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Iran denies that missile brought down Ukrainian airliner despite Canadian, U.S. assertions

Iran denied on Thursday that a Ukraine International Airlines plane that crashed near Tehran had been hit by a missile, while Canada and the United States said they have evidence indicating that Flight PS752 was shot down by an Iranian missile.

Trudeau says Canada has intelligence indicating Flight PS752 was downed by Iranian surface-to-air missile

Debris from the Ukraine International Airlines plane that crashed after taking off Wednesday from Iran's Imam Khomeini airport, as seen on the outskirts of Tehran. (Nazanin Tabatabaee/WANA/Reuters)

Iran denied on Thursday that a Ukraine International Airlines plane that crashed near Tehran had been hit by a missile, while Canada and the United States said they have evidence indicating that Flight PS752 was shot down by an Iranian missile.

All 176 people on board the flight, including 63 Canadians, died in the crash of the Boeing 737-800.

"All these reports are a psychological warfare against Iran ... all those countries whose citizens were aboard the plane can send representatives and we urge Boeing to send its representative to join the process of investigating the black box," Iranian government spokesperson Ali Rabiei said in a statement, according to state TV.

Canadian Prime Minister Justin Trudeau told reporters Thursday that Canada has intelligence from multiple sources that "indicates that the plane was shot down by an Iranian surface-to-air missile." 

"This may well have been unintentional," Trudeau said.

"This new information reinforces the need for a thorough investigation into this matter. Canada is working with its allies to ensure that a thorough and credible investigation is conducted to determine the causes of this fatal crash. As I said yesterday, Canadians have questions and they deserve answers."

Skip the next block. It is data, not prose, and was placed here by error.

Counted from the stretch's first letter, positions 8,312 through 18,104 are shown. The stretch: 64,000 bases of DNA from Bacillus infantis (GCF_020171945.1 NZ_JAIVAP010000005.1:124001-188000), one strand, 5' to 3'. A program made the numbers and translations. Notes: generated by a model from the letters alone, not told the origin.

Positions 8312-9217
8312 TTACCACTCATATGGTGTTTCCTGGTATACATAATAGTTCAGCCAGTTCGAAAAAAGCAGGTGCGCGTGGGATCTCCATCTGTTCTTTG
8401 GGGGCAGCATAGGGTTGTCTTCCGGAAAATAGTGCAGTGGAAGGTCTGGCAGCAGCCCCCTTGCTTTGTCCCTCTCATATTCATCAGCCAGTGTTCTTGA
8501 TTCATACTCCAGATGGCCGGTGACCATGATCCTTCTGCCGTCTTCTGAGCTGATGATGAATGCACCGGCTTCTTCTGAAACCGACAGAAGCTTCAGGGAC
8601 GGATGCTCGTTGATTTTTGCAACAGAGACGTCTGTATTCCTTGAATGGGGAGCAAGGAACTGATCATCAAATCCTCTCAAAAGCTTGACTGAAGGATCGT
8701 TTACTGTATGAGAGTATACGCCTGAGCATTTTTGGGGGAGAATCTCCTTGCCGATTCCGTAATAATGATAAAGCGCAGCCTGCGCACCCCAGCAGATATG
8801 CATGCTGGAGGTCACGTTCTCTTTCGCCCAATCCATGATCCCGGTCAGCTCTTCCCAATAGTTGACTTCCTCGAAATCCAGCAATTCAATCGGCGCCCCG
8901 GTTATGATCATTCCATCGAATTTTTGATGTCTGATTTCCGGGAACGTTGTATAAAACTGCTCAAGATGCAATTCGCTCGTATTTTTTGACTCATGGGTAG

Iran, in response to Trudeau's statement, called on Canada to share its information with Tehran, foreign affairs spokesperson Abbas Mousavi was quoted as saying by state news agency IRNA.

In light of the new information pointing to a possible shooting down of the plane, Britain advised its citizens against all travel to Iran. 

"We also recommend against taking a flight to, from and within Iran," U.K. Foreign Secretary Dominic Raab added in a statement.

The Canadian government is advising Canadians to avoid all non-essential travel to Iran, and avoiding all travel to within 10 kilometres of the Iraq border and to the Sistan-Baluchistan province. 

The Transportation Safety Board of Canada said it will go to the crash site after being invited by Iran's Aircraft Accident Investigation Bureau.

Iran also invited the U.S. National Transportation Safety Board (NTSB) to take part in its investigation into the crash, and the agency has agreed to assign an investigator, an Iranian official said.

A person briefed on the matter confirmed the NTSB had agreed to take part but said it was unclear what, if anything, its representative would be able to do under U.S. sanctions.

The U.S. is allowed to take part under global rules since the Boeing jet was designed and built there.

Iran's official news agency later reported that officials were inviting Boeing experts to join the investigation.

A team from Ukraine held discussions in Tehran on Thursday, Farhad Parvaresh, Iran's representative at the International Civil Aviation Organization, part of the United Nations, told Reuters.

Iran is ready to provide consular facilities and visas for accredited investigators, he added.

Video appears to show missile impact over Tehran

The plane, flying to Kyiv with mostly Iranians and Iranian-Canadians, crashed shortly after takeoff from Tehran's Imam Khomeini airport. Trudeau said Wednesday that 138 of the passengers were bound for Canada. 

Tracking data suggests the flight climbed to just over 2,400 metres and reached a speed of 500 km/h before it plunged back to the ground, crashing near a soccer field and irrigation canal.